Ivory seizures from Kenya: festering sore in wildlife haven

INTERPOL recently seized ivory during their Operation WORTHY.Barely three months have gone since the last ivory seizure and now we have another large one in Asia that is implicating Kenya. Again!

Last weekend, Hong Kong officials seized 3.81 tonnes of ivory that had been declared as rose coco beans (red beans) and plastic scrap from Kenya and Tanzania. Bearing whole, raw tusks and ivory fragments, this consignment was the largest seizure ever in the history of China, and the largest worldwide in two years.   

The previous seizure in Asia implicating Kenya was in July when about 600 kilos of ivory was impounded in Thailand and Vietnam.  

From the images taken of the Hong Kong shipment, the tusks have signs of having been buried in earth, probably for purposes of stockpiling before shipping. The shipment was done separately too, possibly to avoid detection – modus operandi of criminal syndicates.

At this rate, I dread that in a month or less, there will be another seizure implicating Kenya and Tanzania, the two major conduits or sources or both of large consignments of illegal ivory in the last two years.

In the 90s and early 2000s, Kenya did a commendable job in deterring poachers from killing elephants as well as nabbing the culprits who would be caught after the act. The relevant authorities had also sealed most of the loopholes at various exit points. Criminal syndicates would avoid Kenya and use other easier routes.

However, the situation has changed in the past 5 years for the worse. There has been an unprecedented rise in poaching incidents throughout the country, and the trend of ivory seizures globally in the last two years is worrying.

We probably have a situation in our hands that may rival the 1970s and 80s when the elephant and rhino slaughter was at its peak, if the ivory seizure reports are anything to go by. Fighting bandits in Tsavo during that infamous poaching era was tough, to say the least! It took no less than three years to bring the situation under control. The international ban in ivory trade also helped immensely. Having worked as a warden in Tsavo, I know that it entails a lot of hardwork and sacrifice to curb poaching.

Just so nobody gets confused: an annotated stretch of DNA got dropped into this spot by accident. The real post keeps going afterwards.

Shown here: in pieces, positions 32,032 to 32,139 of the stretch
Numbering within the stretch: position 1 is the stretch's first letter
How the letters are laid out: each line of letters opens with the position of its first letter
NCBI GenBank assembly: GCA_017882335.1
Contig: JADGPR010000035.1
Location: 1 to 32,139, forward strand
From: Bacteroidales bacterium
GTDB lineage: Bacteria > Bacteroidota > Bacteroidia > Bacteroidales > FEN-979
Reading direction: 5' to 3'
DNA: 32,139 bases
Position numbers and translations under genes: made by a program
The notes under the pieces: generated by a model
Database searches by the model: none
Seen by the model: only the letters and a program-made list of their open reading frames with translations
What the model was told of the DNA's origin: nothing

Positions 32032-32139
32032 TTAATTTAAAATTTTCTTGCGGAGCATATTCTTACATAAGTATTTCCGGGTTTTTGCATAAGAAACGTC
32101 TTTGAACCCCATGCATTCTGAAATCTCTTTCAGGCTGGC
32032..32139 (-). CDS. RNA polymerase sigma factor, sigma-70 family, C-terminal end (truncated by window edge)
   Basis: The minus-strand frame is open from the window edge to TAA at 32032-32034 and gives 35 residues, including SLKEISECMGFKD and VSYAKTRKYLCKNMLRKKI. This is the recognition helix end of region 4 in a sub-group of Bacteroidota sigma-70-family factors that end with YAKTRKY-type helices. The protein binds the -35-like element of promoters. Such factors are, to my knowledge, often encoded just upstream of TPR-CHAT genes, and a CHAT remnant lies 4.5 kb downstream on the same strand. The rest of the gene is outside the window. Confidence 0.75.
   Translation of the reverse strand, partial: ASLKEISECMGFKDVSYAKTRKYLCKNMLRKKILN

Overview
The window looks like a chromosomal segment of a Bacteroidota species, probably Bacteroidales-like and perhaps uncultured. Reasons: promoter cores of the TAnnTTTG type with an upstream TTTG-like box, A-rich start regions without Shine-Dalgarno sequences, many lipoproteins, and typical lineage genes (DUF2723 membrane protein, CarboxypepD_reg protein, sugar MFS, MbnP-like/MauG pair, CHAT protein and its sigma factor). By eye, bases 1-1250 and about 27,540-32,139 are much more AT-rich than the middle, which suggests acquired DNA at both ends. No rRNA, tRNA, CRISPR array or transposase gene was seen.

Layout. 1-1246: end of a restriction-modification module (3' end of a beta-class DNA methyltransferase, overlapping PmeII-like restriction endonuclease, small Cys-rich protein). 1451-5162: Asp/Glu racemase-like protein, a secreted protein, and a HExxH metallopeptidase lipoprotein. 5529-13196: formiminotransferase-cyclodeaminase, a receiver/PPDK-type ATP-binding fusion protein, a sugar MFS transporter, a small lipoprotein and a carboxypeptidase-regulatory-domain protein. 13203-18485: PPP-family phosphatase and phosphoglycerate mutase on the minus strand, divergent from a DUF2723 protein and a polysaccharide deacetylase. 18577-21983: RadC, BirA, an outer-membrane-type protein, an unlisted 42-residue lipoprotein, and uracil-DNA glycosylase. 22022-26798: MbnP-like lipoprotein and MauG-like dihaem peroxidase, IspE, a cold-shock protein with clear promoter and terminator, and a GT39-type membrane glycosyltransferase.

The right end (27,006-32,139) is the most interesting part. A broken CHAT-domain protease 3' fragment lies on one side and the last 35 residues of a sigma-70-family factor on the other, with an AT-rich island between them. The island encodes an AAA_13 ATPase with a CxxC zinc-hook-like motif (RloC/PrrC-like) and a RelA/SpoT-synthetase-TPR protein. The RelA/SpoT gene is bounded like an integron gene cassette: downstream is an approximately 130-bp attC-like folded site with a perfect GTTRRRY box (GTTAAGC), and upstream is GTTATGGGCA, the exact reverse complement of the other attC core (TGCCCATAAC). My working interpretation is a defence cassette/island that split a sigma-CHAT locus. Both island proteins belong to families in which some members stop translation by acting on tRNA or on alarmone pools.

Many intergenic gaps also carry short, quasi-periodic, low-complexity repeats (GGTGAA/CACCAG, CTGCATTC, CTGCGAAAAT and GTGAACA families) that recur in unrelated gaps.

The poaching era cost was extensive and we still bear the scars to date.  Today, many of the adult elephants in Tsavo are aggressive, they haven’t forgotten what their families went through in the hands of humans. Nationally, we lost 95% of the elephants and 99% rhinos, and several rangers and security officers paid the ultimate sacrifice.

Therefore, there is need and urgency for all Kenyan authorities and other elephant range states’ agencies to protect elephants from poachers as well as to seal off these routes to deter criminal gangs involved in this vice.

The Kenya Government owes its citizenry and the global community an explanation for the seizures in Asia that pass through or originate from the country. Kenya Wildlife Service has also made numerous contraband interceptions and arrested suspects in the last few years. Kenyans deserve to know what action has been or is being taken against these criminals who seem to be having a field day.

We also need to know if the present high poaching incidences in the country are feeding into these criminal syndicates, who their local links are, and what action has been taken to arrest the situation both for elephants in the wild and the criminals involved in the vice. If our sea ports and airports are secure conduits for illicit ivory, then it can also be concluded that the same applies for other contraband which could be detrimental to our very own security.

Beyond doubt, most illegal ivory is destined for Asia, particularly China, where it is now viewed as an asset of choice for the wealthy, in some quarters, surpassing gold. However, the latter is a recent trend while the former (ivory markets in Asia) has traditionally been so. We deserve to not only hear authorities pointing fingers at the Asian markets, but need to see action being taken in the country to deter the poachers before they kill our precious wildlife. We all have a role in ensuring that this gift of wildlife is protected for our children’s children.

If you are as concerned as I am on this issue, I hope you will leave your comment below to see how to help heal this festering sore of poaching and wildlife trafficking before it is too late.

- JI

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Experts

Céline Sissler-Bienvenu, Director, France and Francophone Africa
Director, France and Francophone Africa
Dr. Cynthia Moss, IFAW Elephant Expert
IFAW Elephant Expert
Grace Ge Gabriel, Regional Director, Asia
Regional Director, Asia
James Isiche, Regional Director, East Africa
Regional Director, East Africa
Jason Bell, Program Director, Elephants Regional Director, South Africa
Program Director, Elephants, Regional Director, South Africa
Peter Pueschel, Director, International Environmental Agreements
Director, International Environmental Agreements
Vivek Menon, Director of IFAW partner, Wildlife Trust of India
Regional Director, South Asia